For the sixth week in a row, the national average card APR remained at its highest point in just over a year. But compared to the APRs that lenders advertised before the coronavirus pandemic, the national average card APR is still unusually low.
The average credit card interest rate is 16.15%.
The average APR on brand new credit cards remained at a one-year high this week, according to the CreditCards.com Weekly Credit Card Rate Report. None of the cards tracked weekly by CreditCards.com advertised new interest rates.
As a result, the average minimum annual percentage rate (APR) that lenders advertised online remained at 16.15% for the sixth straight week.
Meanwhile, the average maximum card APR remained at 23.65%, while the average median card APR – which is closer to what most cardholders with good-but-not-ideal credit get – stayed at 19.9%.
CreditCards.com only considers a card’s lowest possible interest rate when calculating the national average. But most consumer credit cards – particularly those for cardholders with good-to-excellent credit – advertise a wide range of possible APRs.
As a result, many new cardholders are assigned significantly higher rates than the minimum APRs lenders highlight on a credit card offer.
Overall, interest rates are well below the five-year averageInterest rates on brand-new credit cards are slightly higher now than they’ve been throughout most of the pandemic.
But compared to the rates that lenders advertised before the coronavirus pandemic shook up the U.S. economy and prompted the Federal Reserve to dramatically slash rates, APRs on most new card offers are unusually low – especially for borrowers with good-to-excellent credit.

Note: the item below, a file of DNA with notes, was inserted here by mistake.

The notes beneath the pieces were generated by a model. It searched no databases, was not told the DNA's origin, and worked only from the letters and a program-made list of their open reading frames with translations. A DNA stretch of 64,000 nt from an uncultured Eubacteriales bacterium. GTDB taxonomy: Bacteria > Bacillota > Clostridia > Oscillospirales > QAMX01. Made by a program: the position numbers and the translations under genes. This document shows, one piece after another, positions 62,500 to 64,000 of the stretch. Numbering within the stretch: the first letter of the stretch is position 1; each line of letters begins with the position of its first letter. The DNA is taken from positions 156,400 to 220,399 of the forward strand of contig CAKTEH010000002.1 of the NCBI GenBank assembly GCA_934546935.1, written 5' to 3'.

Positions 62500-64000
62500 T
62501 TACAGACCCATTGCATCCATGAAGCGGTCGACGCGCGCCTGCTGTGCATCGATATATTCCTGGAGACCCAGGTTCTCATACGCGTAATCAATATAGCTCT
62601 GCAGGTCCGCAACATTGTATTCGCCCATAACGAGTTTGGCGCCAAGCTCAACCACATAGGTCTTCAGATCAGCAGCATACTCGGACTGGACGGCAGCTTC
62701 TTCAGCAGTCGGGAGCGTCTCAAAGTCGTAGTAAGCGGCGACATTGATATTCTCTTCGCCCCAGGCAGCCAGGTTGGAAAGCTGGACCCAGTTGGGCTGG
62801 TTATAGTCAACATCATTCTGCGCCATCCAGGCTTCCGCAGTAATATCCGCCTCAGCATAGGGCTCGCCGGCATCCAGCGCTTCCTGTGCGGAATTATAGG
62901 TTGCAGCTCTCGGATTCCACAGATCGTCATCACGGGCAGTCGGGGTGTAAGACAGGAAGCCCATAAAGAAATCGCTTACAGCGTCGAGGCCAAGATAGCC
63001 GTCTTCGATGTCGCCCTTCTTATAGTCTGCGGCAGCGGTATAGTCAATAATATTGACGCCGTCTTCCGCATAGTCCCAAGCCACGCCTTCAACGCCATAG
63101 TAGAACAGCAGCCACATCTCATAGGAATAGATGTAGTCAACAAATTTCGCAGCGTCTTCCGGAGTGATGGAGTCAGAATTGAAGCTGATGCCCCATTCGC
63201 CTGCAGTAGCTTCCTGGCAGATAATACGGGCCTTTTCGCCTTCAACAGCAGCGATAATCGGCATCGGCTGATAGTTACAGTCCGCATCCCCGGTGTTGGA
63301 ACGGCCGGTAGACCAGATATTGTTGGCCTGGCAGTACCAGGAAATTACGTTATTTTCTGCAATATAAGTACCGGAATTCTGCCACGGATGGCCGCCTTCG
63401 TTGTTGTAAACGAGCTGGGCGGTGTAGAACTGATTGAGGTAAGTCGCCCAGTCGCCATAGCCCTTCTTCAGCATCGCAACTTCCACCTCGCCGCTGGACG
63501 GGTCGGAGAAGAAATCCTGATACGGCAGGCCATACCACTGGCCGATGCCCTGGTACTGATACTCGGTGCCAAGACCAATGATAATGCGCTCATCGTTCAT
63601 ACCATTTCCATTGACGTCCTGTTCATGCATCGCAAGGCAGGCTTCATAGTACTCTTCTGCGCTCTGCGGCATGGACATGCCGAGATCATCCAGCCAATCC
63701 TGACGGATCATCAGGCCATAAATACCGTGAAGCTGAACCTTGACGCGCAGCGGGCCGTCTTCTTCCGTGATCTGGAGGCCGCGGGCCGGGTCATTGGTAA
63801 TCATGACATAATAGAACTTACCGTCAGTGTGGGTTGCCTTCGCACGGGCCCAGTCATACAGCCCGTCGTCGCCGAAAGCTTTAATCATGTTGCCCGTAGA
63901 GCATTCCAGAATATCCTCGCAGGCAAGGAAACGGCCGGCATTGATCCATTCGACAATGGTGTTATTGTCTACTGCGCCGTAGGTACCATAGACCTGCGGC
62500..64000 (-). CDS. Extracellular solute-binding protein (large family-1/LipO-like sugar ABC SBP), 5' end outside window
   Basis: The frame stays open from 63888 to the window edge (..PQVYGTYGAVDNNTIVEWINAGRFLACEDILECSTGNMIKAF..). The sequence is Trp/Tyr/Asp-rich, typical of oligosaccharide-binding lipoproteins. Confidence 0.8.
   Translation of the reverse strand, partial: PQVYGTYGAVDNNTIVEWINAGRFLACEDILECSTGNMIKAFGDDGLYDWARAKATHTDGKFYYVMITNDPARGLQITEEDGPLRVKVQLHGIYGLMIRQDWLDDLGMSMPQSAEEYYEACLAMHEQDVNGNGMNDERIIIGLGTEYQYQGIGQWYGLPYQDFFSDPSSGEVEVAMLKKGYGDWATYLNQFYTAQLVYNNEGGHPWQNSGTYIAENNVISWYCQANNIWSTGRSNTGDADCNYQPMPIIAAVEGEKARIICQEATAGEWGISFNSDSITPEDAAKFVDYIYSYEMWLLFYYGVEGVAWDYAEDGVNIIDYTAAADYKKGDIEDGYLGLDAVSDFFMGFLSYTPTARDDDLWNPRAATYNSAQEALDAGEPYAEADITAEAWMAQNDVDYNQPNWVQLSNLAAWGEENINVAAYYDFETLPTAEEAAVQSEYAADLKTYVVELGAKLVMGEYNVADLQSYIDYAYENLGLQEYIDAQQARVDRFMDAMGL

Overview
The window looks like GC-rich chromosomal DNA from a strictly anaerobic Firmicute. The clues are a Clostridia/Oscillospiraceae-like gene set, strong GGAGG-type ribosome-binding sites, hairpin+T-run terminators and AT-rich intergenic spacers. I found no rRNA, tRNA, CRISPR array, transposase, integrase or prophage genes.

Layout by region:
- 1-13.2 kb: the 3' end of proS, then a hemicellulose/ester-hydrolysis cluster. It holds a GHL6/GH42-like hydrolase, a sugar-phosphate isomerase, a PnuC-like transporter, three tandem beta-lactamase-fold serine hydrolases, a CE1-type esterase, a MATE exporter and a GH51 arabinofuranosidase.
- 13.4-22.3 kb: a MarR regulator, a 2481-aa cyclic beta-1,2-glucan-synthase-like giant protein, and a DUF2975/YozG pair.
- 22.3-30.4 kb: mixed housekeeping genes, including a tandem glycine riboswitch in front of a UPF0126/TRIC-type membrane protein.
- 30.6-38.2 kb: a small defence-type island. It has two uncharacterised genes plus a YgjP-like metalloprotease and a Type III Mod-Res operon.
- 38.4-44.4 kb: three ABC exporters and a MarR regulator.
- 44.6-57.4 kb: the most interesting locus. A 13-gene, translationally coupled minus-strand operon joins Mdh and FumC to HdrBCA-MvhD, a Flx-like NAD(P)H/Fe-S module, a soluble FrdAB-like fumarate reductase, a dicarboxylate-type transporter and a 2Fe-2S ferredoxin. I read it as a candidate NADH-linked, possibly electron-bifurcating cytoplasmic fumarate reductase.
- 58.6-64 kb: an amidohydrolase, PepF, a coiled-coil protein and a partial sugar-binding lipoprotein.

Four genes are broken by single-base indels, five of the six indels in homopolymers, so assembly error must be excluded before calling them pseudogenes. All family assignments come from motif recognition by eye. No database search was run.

In February 2020, for example, the average credit card interest rate stood at 17.35% – more than a full point higher than it stands today.
In 2019, average card APRs peaked at 17.8%. In 2018, the average APR for the year was 16.8%.
Overall, the five-year average for new credit card APRs currently sits at 16.69% – more than a half-point higher than the average card APR today.
In general, the rate cuts have extended across credit tiers. For example, the average median card APR is down by 1.05 percentage points compared to February 2020. The average maximum card APR is down by 0.90 percentage points.
But these days, not everyone is benefiting from such big cuts.
Cardholders with damaged credit haven’t received as much of a break
According to CreditCards.com data, nearly all new cardholders with good-to-excellent credit are enjoying significantly lower rates than they would have been able to get just over a year ago.
For example, the average APR for low interest credit cards has fallen by 1.17 percentage points since February 2020. The average APR for travel credit cards – which are typically reserved for borrowers with great credit – has dropped by 1.06 percentage points.
But the average APR for subprime credit cards has hardly budged. In February 2020, the average APR for cards designed for borrowers with bad credit was 25.37%. Today, it’s 25.3%.
Secured credit cards are also somewhat pricier, on average, compared to just over a year ago. Some lenders have hiked the APRs on their secured cards. Last year, for example, U.S. Bank increased the APR on the U.S. Bank Secured Visa card by several percentage points.
Other lenders have left APRs on secured cards unchanged altogether, despite lower federal interest rates. Last spring, for example, Capital One was one of the few issuers not to match federal rate changes on new offers. As a result, the Secured Mastercard® from Capital One continues to advertise a record 26.99% APR.
Borrowers who are rebuilding their credit do have more choices this year if they’re interested in a secured card. Last year, for example, Bank of America introduced a new cash back secured credit card. But like other secured rewards cards, the Bank of America Customized Cash Rewards Secured Card charges a relatively high variable APR: 23.99%.